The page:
by no means, at that time settled in my faith. There was, at

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my brother's request, a conference appointed, after public service, on the Sabbath, for Elder Brown to convince me that I ought to give no heed to the doctrine which laboured in my mind. Accordingly we met. The Elder requested me to turn to some passage of scripture which appeared to me favourable to Universalism; promising to do his endeavours to show me the error of applying it in favour of such a doctrine. I well remember the apparent confidence which this man manifested when he took his seat, and called on me to find some scripture, that in the least favoured so dangerous an error. 1 opened to the 5th chapter of Romans. I had read this chapter with much attention, and was tolerably acquainted with its several parts and their relation to each other. I directed him to the 18th verse; and told him that I was unable to understand the passage, if it agreed with the doctrine of the eternal reprobation of any of the human family. He immediately began, in his way, to speak very loudly, and nothing to the subject. When he would stop, I had only to in.

form him that what he had offered had no relation to the text I had eda

produced; and by showing him that the same all men who were under condemnation in the first member of the text, were under justification in the last, evidently confused his mind and immediate, ly turned it sour. He was no longer able to converse, with a right spirit

, and prudence dictated a discontinuance. My brother now grew more uneasy, and told me that he was sorry I had conversed with Elder Brown. “For," said he, “as he could by no means answer you, and as he manifested anger, you will think you had the best of the argument, and will feel encouraged to indulge favourable thoughts of Universalism." You cannot suppose that I now use the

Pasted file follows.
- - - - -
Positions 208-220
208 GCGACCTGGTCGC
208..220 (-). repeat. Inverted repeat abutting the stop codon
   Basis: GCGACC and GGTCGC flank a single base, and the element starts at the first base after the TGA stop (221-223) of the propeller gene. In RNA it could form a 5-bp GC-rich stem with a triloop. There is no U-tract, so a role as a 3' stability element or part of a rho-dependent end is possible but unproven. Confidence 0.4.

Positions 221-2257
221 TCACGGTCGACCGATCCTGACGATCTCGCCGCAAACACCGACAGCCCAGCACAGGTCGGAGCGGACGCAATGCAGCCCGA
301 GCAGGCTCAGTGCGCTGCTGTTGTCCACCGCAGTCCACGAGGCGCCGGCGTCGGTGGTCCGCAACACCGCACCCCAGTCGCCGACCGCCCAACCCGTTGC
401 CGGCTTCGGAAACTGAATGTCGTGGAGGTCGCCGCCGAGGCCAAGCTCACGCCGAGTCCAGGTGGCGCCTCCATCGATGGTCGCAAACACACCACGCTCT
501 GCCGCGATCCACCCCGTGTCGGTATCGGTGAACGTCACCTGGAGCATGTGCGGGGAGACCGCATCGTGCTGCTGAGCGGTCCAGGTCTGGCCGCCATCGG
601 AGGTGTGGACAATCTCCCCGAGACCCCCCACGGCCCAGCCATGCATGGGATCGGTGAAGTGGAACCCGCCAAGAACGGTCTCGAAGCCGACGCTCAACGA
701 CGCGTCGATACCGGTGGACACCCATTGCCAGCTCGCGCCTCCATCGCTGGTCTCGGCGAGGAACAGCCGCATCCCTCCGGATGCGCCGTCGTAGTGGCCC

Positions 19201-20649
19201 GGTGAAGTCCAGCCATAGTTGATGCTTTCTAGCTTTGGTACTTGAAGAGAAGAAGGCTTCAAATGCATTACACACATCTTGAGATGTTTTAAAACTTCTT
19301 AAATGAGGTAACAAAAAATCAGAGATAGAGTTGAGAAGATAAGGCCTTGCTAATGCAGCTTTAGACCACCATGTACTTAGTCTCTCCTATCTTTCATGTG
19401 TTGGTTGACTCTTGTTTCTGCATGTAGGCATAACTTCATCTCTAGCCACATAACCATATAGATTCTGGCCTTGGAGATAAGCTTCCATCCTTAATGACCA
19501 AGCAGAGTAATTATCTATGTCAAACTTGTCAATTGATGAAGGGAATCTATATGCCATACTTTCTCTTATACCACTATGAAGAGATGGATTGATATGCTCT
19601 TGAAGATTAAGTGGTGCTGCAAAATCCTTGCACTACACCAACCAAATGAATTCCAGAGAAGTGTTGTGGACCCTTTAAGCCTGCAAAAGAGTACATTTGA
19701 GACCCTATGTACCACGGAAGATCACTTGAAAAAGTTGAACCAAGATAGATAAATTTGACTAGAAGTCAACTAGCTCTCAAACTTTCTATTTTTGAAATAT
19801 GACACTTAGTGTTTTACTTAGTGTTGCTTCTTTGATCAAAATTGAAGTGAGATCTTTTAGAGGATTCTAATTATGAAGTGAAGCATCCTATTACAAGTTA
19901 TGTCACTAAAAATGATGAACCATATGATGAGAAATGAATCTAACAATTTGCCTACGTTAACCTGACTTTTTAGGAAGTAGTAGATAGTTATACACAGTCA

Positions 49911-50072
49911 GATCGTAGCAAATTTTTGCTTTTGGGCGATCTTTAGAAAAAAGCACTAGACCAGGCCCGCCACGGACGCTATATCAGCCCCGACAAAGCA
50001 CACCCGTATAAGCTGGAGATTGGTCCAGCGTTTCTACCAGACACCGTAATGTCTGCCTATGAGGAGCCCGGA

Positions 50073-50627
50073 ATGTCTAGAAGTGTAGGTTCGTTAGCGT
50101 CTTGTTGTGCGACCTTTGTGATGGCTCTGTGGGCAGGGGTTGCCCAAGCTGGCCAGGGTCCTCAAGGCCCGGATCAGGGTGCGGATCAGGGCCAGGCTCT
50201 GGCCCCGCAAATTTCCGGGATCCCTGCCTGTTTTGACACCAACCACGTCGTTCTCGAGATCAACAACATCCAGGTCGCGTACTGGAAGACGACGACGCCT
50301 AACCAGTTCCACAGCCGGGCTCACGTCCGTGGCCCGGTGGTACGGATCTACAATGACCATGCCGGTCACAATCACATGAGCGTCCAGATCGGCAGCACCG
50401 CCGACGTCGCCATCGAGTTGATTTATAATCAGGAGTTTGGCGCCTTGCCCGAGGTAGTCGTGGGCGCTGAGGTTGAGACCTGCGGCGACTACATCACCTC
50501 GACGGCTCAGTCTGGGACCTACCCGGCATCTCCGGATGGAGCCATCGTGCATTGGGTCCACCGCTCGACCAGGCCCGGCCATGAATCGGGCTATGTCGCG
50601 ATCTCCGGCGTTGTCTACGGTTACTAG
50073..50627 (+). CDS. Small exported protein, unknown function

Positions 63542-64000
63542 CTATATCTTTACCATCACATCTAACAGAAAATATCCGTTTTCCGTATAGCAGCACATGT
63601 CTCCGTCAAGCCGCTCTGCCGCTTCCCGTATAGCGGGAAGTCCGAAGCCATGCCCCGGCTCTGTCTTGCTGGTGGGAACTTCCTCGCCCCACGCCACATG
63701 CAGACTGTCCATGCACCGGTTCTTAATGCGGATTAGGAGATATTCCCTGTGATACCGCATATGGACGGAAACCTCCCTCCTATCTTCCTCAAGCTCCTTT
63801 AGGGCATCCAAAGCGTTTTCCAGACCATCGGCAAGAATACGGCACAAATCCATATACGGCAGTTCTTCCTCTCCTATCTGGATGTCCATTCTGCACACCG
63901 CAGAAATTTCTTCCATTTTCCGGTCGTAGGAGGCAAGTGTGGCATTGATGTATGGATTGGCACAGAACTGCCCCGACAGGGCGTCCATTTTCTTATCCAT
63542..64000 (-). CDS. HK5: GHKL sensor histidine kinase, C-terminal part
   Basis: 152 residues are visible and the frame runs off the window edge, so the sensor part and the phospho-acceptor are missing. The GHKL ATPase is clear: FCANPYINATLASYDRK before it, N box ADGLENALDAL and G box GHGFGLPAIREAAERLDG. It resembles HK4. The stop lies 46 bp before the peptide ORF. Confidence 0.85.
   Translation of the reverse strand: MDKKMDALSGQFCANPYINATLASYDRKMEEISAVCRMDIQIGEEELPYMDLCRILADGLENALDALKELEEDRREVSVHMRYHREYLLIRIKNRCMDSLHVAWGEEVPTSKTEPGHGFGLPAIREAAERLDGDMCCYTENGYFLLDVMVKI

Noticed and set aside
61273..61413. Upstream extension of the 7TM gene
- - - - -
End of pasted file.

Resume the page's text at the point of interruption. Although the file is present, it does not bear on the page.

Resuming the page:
very words which were used in conversation so long ago; I am caret my

ful only to give you the subject. As to this Elder Brown, I am far from wishing to represent him in an unfavourable light. I believe he was a worthy man. But it is a fact, that he was extremely ignorant of the subjcct, having had, as I presume, no acquaintance

with the views of Universalists, or with their manner of arguing.-ptist

I continued my researches with no small solicitude; and by reading lder

the Scriptures, and by conversing with those who opposed the doc

trine, before I returned the next fall, to Richmond, my mind was hat

quite settled in the consoling belief that God will finally have mercy the on all men. On my return I found that my brother, David Ballou, Ed

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is some over twelve years advanced of mine, had not only openly professed Universal Salvation, but had commenced preaching 1

the doctrine. I spent most of my time with him until the fall before I was twenty-one, when I began to speak in public, believing and


preaching Universal Salvation, on the Calvinistic principles of atonement, and imputed righteousness.-Soon after it was known that I believed in the doctrine, I was excommunicated from the Church, and was honoured with a copy of the document, carefully stating that no fault was found in me, excepting that I believed that God would finally save all men.